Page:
As French and American planes (in that order) attack targets within Libya, we are left to wonder if our nation is at war with yet a third country in the Middle East. When intelligent, articulate, well-informed observers like The Nation’s Chris Hayes and The Washington Post’s Eugene Robinson wonder about this question on the Rachel Maddow Show, [Here] we know that we are at the mercy of the spin doctors from the right and left.
At the same time, President Obama and family left for a state visit to Brazil, Chile, and El Salvador. Yes, our relations with Brazil are reputed to be a mite frayed and it is always wise to repair tangled threads but... Has anyone noticed that there are a few other things going on in the world? And is it always a good idea to build state visits around two school children’s school calendars? (Yes, Sidwell Friends began their Spring break last Thursday. [Here] (What a heavy responsibility for whoever draws up that school’s calendar. I made the school calendar in my school for a quarter of a century but I never had to take into account the travel plans of the leader of the free world.)
I suspect it will be a relief to the President to be away from the White House for a few days, although I must admit he has taken the horrific news from Japan and now the Middle East with great ease. (Could we also add with a certain coolness?) He’ll be hailed and cheered in Brazil and Chile and the visit will be dubbed a great success. How many new jobs will be created in Small Town America as a result of the trip is a question, but I guarantee there will be big smiles all around. I also guarantee there will be Big Talk about creating new “trading partners.” Would someone please explain to me exactly what that means? It certainly sounds cozy, doesn’t it?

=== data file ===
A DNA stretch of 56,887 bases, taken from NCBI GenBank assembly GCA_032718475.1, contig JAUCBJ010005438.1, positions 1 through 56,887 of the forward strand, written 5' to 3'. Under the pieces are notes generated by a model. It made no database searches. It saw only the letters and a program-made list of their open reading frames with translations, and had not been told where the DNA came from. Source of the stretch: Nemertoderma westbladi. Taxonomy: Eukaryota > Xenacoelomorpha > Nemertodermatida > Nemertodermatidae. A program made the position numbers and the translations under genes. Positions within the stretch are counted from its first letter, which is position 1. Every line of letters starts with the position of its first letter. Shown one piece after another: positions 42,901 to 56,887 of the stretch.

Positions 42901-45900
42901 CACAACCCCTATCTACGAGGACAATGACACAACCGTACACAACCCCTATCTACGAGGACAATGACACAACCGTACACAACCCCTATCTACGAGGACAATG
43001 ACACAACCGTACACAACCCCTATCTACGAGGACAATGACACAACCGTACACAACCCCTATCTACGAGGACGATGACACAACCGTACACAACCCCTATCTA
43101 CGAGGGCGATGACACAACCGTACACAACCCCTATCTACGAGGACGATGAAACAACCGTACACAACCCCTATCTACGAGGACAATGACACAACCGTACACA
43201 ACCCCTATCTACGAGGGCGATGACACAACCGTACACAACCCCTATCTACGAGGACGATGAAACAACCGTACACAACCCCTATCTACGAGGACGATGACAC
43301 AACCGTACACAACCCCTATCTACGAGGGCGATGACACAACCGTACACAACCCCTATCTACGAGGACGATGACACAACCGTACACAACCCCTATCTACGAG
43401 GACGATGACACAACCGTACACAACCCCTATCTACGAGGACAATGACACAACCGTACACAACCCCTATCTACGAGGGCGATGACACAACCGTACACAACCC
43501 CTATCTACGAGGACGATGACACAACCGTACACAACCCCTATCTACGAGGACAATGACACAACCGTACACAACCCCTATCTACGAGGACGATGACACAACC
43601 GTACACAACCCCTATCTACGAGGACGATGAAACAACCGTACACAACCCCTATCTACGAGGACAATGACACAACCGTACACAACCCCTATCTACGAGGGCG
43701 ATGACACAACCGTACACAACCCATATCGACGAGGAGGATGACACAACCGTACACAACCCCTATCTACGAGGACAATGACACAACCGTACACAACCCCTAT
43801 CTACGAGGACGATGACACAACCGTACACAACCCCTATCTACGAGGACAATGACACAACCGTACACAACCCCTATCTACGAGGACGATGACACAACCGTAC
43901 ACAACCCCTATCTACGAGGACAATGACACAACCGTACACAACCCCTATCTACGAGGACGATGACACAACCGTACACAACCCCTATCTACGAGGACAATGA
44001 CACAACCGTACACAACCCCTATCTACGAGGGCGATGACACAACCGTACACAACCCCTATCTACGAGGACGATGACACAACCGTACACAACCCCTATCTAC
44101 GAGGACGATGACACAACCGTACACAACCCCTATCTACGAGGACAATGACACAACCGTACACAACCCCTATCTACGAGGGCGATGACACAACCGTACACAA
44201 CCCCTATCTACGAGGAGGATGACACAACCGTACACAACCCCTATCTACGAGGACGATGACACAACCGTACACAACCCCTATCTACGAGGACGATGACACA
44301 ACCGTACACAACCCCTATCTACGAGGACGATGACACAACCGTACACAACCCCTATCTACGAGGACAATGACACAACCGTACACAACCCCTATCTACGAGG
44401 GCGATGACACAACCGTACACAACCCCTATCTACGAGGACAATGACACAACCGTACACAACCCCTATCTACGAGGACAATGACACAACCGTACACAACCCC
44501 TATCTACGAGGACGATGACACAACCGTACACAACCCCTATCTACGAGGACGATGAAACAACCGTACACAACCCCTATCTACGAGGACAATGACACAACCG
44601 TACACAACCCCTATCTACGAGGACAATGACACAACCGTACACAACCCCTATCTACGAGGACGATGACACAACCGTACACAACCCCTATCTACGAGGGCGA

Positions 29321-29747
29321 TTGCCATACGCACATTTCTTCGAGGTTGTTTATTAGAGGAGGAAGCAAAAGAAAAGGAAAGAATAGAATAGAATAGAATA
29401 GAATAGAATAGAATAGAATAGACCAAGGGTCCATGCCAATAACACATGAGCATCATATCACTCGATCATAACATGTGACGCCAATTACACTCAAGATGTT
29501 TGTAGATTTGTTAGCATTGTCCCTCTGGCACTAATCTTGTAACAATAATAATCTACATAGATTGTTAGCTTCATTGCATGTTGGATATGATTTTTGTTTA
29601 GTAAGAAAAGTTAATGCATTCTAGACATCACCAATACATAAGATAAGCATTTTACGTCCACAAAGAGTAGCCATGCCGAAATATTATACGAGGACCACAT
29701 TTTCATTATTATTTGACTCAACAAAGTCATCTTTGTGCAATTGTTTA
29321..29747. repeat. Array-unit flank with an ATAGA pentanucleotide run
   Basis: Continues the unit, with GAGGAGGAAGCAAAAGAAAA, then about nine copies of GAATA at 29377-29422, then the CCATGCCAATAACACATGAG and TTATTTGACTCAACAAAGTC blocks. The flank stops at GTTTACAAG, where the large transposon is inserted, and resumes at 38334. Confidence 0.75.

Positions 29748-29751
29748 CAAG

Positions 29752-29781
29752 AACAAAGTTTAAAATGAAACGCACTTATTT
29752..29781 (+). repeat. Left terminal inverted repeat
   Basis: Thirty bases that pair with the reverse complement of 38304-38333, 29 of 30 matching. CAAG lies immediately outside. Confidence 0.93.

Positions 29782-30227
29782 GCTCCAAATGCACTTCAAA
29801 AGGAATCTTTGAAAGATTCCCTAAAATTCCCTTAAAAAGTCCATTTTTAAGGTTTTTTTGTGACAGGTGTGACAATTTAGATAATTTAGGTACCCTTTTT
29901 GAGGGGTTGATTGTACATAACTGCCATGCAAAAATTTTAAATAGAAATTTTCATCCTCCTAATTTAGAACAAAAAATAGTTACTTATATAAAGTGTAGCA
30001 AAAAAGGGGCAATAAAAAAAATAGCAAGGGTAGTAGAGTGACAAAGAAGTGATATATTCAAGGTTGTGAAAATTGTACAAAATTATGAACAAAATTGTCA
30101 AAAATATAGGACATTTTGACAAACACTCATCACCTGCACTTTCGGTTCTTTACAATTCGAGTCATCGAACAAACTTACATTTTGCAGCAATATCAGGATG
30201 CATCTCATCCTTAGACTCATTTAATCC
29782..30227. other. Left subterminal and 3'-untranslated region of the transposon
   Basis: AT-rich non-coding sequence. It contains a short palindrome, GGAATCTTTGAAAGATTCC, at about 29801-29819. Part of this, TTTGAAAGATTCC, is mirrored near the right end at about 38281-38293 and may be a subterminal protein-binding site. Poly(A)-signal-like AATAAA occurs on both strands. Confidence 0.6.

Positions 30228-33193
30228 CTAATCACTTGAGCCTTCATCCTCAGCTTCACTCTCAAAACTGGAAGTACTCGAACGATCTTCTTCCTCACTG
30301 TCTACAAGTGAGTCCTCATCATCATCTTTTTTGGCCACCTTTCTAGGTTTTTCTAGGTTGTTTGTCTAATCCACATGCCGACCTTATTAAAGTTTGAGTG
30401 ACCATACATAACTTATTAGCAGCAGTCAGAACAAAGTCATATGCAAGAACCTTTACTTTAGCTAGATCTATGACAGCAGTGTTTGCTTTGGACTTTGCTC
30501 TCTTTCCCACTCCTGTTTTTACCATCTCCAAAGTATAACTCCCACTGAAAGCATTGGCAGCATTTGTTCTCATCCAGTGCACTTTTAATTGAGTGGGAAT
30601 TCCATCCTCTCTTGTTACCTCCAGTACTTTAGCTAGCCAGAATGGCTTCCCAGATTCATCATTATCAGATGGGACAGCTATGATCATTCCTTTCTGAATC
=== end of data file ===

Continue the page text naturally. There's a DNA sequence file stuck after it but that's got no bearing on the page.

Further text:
Let us hope that the Libyan crisis and all the stunning fashion shots of the first family during their South American trip/vacation, will not shift our attention away from the nuclear issues that the Japanese tragedy has forced us to think about. The New Yorker’s excellent Elizabeth Kolbert has treated us to a brief history of our nuclear power industry and some of the inherent problems in making the industry safe from natural disasters and even terrorists. [Here] Kolbert reminds us of the safety concerns at the nuclear plant at Indian Point. The Nuclear Regulatory Commission has required that all plants draw up an emergency evacuation plan for everyone living within a 10-mile circle around every plant. The only problems is that more than 300,000 people live within the circumference around the Indian Point plant and twenty million within fifty miles of the facility.
As Kolbert wrote: [Here]
As the disaster in Japan illustrates, so starkly and so tragically, people have a hard time planning for events that they don’t want to imagine happening. But these are precisely the events that must be taken into account in a realistic assessment of risk. We’ve more or less pretended that our nuclear plants are safe, and so far we have got away with it. The Japanese have not.
Meanwhile, N.Y.’s Governor Andrew Cuomo [Here] has called into question the safety of the Indian Point facility and will meet with federal regulators early next week. How sensible and intelligent of him, although he has no alternative to Indian Point to suggest as a source of power.
In any case, it’s a start and it’s certainly better than skipping town during your kids’ Spring break when things get hot.